As experts-by-experience, clients are thought to give specific input for and legitimacy to regulatory work. In this paper we track a 2017 pilot by the Dutch Health and Youth Care Inspectorate that aimed to use experiential knowledge in risk regulation through engaging with clients of long-term elderly care homes. Through an ethnographic inquiry we evaluate the design of this pilot. We find how the pilot transforms selected clients into experts-by-experience through training and site visits. In this transformation, clients attempt, and fail, to bring to the fore their definitions of quality and safety, negating their potentially specific contributions. Paradoxically, in their attempts to expose valid new knowledge on the quality of care, the pilot constructs the experts-by-experience in such a way that this knowledge is unlikely to be opened up. Concurrently, we find that in their attempts to have their input seen as valid, experts-by-experience downplay the value of their experiential knowledge. Thus, we show how dominating, legitimated interpretations of (knowledge about) quality of care resonate in experimental regulatory practices that explicitly try to move beyond them, emphasizing the need for a pragmatic and reflexive engagement with clients in the supervision of long-term elderly care.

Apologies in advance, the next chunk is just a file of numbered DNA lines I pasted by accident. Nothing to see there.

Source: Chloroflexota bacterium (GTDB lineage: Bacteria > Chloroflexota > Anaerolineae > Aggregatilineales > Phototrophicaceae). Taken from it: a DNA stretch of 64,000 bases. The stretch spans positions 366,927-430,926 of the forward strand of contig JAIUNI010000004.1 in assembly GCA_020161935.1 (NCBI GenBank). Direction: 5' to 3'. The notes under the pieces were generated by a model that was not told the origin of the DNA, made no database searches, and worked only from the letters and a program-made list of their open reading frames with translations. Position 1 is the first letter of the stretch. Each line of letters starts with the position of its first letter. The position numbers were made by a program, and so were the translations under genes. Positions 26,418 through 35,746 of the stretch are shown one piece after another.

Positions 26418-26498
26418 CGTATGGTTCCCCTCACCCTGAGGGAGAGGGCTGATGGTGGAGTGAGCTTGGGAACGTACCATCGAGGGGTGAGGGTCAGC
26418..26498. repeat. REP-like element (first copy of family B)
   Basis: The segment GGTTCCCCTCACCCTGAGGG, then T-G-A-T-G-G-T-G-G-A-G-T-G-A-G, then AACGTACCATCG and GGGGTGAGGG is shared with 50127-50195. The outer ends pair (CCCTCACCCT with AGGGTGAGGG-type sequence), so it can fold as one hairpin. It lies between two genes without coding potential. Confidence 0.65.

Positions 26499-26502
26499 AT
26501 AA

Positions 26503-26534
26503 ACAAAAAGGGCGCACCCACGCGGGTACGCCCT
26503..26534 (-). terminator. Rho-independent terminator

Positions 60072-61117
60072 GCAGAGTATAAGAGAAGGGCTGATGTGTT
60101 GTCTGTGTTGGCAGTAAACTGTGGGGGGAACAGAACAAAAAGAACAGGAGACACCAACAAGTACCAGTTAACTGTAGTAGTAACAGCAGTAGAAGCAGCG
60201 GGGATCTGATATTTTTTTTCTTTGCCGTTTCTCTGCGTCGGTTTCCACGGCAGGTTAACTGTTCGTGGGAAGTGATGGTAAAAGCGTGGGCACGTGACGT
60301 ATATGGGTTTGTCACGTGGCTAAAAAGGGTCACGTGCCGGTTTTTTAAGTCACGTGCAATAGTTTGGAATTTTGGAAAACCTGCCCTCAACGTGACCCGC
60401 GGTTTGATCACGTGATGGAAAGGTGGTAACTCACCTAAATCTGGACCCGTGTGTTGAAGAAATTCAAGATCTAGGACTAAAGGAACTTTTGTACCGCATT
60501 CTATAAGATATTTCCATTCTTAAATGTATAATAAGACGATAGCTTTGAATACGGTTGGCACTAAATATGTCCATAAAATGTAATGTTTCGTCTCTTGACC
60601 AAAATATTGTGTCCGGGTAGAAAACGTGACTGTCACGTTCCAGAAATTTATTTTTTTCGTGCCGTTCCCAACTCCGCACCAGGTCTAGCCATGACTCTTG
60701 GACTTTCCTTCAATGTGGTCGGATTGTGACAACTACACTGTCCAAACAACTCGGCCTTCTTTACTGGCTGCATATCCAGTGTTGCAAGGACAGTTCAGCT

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Health Policy
Erasmus School of Health Policy & Management (ESHPM)

de Graaff, B., Stoopendaal, A., & Leistikow, I. P. (2018). Transforming clients into experts-by-experience. Health Policy. doi:10.1016/j.healthpol.2018.11.006